After having a series of odd jobs, Rod Stewart auditioned with legendary record producer Joe Meek in 1961, but the audition was unsuccessful. The next year, he played the harmonica for folk singer Wizz Jones who brought their act to Brighton, Paris and Barcelona. His journey ended in 1963 when Stewart was deported from Spain. During 1962, he also briefly joined The Ray Davies Quartet (later known as The Kinks) as their lead singer before fronting his own group, Rod Stewart & The Moontrekkers. The group, however, only had a short life.
Back to London, Stewart made his professional debut in October 1963 when he was recruited as a harmonica player and temporary vocalist for the Birmingham based rhythm and blues group The Dimensions. After the group changed their name to Jimmy Powell and the Five Dimensions, with Jimmy Powell taking over lead vocals, Stewart was demoted to harmonica player. Tensions between the two later led to Stewart's departure from the group. He next joined the Hoochie Coochie Men and made his recording debut (without label credit) on “Up Above My Head” in 1964. Later that same year, he signed to Decca Records as a soloist and recorded his first solo single in September 1964. His single, “Good Morning Little Schoolgirl,” was released in October 1964.
After leaving The Hoochie Coochie Men, Stewart performed as a soloist during the late 1964 and early 1965, during which time he was occasionally supported by the band The Soul Agents. He scored a deal with EMI's Columbia label and released the single “The Day Will Come” and his remake of Sam Cooke's “Shake” in November 1965 and April 1966, respectively. In May 1966, Stewart joined Shotgun Express as a co-vocalist with Beryl Marsden. The group released one unsuccessful single in October before splitting up. He then joined the rock band The Jeff Beck Group, which was formed by former Yardbirds guitarist Jeff Beck in 1967, as their vocalist. He recorded two studio albums with the group (“Truth,” 1968) and “Beck-Ola,” 1969) before his exit in 1969. He was then reunited with former The Jeff Beck Group guitarist Ronnie Wood in the rock group Faces in 1969, which was founded by members of the Small Faces after the departure of their vocalist Steve Marriott. He would record four albums and tour extensively with the group until 1975, when they disbanded.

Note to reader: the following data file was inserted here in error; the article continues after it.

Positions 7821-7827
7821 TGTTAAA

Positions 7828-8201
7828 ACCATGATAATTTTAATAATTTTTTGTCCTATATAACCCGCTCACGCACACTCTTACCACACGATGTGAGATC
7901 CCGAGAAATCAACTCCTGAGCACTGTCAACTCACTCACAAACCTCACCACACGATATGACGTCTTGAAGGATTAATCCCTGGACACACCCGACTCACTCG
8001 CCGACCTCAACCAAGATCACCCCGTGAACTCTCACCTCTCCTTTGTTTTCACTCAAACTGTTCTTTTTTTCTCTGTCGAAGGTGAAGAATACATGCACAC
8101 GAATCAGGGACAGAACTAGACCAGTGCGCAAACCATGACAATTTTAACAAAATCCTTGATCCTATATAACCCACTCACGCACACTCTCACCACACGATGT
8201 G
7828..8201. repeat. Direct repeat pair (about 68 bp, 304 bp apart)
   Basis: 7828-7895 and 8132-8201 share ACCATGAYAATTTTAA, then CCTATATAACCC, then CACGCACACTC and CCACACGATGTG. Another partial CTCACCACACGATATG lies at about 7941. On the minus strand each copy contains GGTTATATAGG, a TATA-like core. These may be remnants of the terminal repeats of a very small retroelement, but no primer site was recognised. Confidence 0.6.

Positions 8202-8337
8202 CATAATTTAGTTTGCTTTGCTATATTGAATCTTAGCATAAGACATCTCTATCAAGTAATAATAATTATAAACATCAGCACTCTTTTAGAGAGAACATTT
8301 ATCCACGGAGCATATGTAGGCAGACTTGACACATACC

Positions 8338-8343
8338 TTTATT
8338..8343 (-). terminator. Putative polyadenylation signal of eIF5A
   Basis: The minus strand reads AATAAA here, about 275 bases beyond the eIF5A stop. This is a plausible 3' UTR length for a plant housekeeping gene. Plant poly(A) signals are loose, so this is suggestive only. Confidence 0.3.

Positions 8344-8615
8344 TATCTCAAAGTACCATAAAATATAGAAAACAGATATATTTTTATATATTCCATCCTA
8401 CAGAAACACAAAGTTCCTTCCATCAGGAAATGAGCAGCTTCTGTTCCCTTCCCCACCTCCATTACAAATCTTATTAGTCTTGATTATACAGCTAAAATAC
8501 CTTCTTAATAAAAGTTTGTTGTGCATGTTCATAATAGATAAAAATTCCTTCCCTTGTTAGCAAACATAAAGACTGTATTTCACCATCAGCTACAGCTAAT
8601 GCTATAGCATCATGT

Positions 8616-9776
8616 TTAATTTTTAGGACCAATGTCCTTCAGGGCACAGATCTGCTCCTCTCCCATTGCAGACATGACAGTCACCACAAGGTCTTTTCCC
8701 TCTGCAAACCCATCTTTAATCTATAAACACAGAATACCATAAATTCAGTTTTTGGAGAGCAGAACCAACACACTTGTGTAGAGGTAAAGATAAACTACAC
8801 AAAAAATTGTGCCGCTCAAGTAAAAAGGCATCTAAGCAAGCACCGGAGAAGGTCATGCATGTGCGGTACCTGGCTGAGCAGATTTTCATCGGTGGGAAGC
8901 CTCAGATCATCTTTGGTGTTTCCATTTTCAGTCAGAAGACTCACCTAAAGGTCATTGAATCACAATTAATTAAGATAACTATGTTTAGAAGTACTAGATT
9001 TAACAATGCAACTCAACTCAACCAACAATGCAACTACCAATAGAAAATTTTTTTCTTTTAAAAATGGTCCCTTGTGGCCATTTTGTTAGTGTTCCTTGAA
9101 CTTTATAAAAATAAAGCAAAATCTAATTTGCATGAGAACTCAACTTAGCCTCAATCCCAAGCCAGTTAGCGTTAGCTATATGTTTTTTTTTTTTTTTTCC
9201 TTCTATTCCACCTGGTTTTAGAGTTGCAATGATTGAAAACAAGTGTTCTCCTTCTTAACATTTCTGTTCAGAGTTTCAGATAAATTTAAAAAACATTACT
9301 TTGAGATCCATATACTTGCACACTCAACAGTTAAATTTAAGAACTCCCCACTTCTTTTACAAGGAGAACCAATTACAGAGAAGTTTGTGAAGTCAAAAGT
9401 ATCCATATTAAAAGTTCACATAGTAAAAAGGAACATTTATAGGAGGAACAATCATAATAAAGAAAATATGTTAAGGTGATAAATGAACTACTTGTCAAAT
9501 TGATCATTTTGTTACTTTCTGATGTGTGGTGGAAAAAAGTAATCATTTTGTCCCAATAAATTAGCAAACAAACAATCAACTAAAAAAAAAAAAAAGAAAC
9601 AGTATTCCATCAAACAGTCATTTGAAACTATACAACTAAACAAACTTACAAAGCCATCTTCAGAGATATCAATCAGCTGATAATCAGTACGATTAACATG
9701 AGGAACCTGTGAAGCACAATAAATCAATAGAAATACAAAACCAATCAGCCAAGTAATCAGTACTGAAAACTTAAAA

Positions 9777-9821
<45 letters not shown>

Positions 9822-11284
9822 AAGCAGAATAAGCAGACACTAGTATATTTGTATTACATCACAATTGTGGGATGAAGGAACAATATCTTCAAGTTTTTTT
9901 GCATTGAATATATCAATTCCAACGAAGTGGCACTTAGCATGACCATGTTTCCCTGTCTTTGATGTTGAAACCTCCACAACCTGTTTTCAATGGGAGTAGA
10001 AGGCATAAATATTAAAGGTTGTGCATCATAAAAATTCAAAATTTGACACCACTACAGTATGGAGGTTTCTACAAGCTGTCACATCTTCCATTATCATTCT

Simultaneously, Stewart's solo career began to take off. His first solo album, “An Old Raincoat Won't Ever Let You Down,” was released in November 1969 in the U.S. by Mercury Records and February 1970 in the U.K. by Vertigo Records. Known in the U.S. as “The Rod Stewart Album,” the album peaked at No. 139 on the Billboard 200 and went gold in Canada. Following the release of Faces' first album, “First Step” (March 1970), Stewart launched his sophomore effort, “Gasoline Alley,” on June 1970. The album rose to No. 27 on the Billboard 200 and also charted in the U.K. at No. 62. It became his first platinum release in Canada. The album spawned one single with a remake of The Valentinos 1964 song “It's All Over Now,” which charted at No. 126.
Stewart returned to Faces for their second album, “Long Player,” which was released in March 1971. Later that same year, he scored his first No.1 hit album with “Every Picture Tells a Story,” which he produced. Released in the U.S. in May 1971, the album, a mix of rock, country, blues, soul, and folk, became a chart topper in the U.S., the U.K. and Australia. The single “Maggie May,” which was co-written by Stewart, rose to No. 1 on the Billboard Hot 100 and stayed in the position for five weeks. It also went to No. 1 on the U.K. Singles chart and No, 11 in Germany. His version of Tim Hardin's “Reason to Believe,” released as a double A-side with “Maggie May,” rose to No.1 in the U.K. and No. 62 in the U.S. The album scored an additional Billboard Hot 100 hit with the cover single “(I Know) I'm Losing You,” which went to No. 24 on the chart. The third album of Faces, “A Nod Is as Good as a Wink... to a Blind Horse,” followed in November 1971.